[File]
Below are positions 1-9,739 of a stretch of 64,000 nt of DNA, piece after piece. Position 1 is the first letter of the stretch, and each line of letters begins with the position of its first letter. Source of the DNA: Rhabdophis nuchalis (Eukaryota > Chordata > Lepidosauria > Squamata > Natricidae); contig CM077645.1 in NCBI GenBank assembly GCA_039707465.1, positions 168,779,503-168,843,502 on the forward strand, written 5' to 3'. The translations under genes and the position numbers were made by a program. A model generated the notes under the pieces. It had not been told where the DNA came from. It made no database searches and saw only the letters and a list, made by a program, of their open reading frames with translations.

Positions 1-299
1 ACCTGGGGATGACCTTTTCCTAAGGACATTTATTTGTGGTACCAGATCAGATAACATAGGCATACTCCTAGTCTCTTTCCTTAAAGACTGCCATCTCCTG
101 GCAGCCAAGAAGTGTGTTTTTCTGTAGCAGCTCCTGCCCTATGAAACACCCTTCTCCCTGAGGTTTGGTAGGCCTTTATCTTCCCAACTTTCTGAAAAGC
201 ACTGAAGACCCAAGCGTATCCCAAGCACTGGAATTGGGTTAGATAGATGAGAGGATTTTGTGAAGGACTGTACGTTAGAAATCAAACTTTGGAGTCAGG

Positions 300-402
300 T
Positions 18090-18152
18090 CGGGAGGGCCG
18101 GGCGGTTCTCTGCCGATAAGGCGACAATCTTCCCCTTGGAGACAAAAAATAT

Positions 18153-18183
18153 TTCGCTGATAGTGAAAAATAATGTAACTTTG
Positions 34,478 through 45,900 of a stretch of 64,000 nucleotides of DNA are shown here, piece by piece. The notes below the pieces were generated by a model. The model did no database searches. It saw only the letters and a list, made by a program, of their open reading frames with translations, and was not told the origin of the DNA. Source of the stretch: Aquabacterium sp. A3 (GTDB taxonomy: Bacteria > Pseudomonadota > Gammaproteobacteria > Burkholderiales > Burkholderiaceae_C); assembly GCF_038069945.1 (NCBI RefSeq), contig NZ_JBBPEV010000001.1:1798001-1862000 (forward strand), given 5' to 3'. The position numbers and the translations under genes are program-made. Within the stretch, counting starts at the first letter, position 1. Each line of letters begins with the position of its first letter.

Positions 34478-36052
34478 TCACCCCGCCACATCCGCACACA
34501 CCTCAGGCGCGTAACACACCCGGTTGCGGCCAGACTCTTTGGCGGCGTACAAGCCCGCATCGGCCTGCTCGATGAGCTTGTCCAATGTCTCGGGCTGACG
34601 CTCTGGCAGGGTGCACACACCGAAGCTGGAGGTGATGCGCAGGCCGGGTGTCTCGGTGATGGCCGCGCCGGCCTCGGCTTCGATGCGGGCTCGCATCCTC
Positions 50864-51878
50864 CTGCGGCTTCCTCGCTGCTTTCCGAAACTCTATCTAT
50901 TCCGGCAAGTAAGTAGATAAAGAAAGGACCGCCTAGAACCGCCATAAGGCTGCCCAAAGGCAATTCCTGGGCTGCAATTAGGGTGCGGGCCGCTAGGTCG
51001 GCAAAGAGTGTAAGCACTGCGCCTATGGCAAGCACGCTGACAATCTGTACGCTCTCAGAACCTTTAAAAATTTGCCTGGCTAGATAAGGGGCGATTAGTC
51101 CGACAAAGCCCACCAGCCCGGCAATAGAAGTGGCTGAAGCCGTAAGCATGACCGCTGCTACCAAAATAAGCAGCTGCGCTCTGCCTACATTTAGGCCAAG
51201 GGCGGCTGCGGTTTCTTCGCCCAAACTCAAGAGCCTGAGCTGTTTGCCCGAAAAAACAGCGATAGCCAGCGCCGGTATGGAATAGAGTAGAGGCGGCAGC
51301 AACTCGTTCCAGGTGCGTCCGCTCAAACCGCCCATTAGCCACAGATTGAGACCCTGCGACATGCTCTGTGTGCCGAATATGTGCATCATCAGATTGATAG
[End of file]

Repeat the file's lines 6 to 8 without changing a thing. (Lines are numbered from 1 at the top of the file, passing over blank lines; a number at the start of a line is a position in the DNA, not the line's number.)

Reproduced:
Positions 300-402
300 T
Positions 18090-18152